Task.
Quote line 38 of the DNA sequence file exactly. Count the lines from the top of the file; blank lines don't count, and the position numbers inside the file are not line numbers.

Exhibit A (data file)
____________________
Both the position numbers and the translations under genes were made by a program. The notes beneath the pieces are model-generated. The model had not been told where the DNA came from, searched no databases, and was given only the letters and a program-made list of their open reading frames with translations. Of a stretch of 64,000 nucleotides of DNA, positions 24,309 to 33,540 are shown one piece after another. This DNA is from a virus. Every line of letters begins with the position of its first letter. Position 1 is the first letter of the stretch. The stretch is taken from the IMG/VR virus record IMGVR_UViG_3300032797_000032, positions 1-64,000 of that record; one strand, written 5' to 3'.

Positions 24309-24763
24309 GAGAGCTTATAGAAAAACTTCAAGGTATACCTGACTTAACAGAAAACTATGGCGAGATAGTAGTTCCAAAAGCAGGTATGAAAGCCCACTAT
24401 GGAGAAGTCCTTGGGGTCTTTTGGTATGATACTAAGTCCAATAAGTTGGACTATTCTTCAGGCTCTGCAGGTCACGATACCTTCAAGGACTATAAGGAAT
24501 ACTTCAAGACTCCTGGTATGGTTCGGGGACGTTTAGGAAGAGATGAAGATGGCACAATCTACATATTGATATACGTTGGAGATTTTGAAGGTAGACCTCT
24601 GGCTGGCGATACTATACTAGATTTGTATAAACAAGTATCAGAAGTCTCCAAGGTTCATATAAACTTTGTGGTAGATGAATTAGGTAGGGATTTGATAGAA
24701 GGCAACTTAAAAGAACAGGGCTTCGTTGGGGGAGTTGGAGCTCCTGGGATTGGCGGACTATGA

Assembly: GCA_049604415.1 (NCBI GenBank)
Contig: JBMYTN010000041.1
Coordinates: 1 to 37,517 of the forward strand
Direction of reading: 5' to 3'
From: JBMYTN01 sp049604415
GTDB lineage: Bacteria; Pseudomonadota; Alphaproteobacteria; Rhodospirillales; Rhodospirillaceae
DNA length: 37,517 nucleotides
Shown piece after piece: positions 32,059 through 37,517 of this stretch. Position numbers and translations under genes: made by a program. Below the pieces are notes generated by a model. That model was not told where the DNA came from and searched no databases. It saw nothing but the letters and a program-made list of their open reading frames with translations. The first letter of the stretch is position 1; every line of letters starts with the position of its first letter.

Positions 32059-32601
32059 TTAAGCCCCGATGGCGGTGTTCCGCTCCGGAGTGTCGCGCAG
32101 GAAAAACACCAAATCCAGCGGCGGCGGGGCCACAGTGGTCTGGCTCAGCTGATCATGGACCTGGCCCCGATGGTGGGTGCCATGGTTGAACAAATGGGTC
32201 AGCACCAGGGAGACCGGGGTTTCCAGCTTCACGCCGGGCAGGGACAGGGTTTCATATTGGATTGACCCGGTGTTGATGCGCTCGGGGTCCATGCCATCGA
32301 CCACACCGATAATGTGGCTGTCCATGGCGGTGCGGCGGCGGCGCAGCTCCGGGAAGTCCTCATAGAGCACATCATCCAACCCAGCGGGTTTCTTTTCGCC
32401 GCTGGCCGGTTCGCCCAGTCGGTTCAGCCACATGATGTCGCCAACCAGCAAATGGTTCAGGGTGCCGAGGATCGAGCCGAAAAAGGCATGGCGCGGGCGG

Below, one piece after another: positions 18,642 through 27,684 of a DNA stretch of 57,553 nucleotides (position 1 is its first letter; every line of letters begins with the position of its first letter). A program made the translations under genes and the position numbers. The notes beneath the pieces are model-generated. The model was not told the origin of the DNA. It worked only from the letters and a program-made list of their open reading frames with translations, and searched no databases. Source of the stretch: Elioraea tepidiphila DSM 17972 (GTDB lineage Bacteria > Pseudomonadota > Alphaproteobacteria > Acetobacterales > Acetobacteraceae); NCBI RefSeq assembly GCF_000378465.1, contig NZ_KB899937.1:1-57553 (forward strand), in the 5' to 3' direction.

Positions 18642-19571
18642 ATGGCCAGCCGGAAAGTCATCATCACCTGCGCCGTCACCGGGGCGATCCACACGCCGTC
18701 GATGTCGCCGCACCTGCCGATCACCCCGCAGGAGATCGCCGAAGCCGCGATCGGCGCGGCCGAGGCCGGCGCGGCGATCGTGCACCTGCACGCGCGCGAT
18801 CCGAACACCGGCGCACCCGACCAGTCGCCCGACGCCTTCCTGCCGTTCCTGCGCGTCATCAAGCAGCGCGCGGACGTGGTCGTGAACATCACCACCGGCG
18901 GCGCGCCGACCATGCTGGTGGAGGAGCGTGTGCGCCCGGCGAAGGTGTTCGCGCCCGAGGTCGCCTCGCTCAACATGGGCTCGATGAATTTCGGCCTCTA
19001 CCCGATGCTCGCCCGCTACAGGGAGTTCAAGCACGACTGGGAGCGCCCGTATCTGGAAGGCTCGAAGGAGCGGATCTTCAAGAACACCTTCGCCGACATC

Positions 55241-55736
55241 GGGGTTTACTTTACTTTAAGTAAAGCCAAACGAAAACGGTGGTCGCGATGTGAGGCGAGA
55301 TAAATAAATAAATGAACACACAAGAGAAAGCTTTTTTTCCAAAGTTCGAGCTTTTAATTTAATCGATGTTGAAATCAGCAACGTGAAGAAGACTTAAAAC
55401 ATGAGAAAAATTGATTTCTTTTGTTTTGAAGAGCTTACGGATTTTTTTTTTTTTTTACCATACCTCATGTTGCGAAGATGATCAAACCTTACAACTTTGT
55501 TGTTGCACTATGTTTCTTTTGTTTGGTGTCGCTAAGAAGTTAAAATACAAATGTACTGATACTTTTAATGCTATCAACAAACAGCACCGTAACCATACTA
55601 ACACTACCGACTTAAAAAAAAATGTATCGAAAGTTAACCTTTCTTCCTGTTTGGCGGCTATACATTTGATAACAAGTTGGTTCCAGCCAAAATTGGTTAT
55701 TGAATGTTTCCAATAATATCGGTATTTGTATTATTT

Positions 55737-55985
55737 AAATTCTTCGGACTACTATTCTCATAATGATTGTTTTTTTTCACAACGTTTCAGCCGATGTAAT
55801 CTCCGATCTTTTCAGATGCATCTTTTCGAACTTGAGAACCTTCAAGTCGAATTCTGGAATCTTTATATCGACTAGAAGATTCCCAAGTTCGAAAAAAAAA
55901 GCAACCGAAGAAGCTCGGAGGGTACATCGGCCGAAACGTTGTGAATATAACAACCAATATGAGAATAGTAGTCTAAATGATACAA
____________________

55801 CTCCGATCTTTTCAGATGCATCTTTTCGAACTTGAGAACCTTCAAGTCGAATTCTGGAATCTTTATATCGACTAGAAGATTCCCAAGTTCGAAAAAAAAA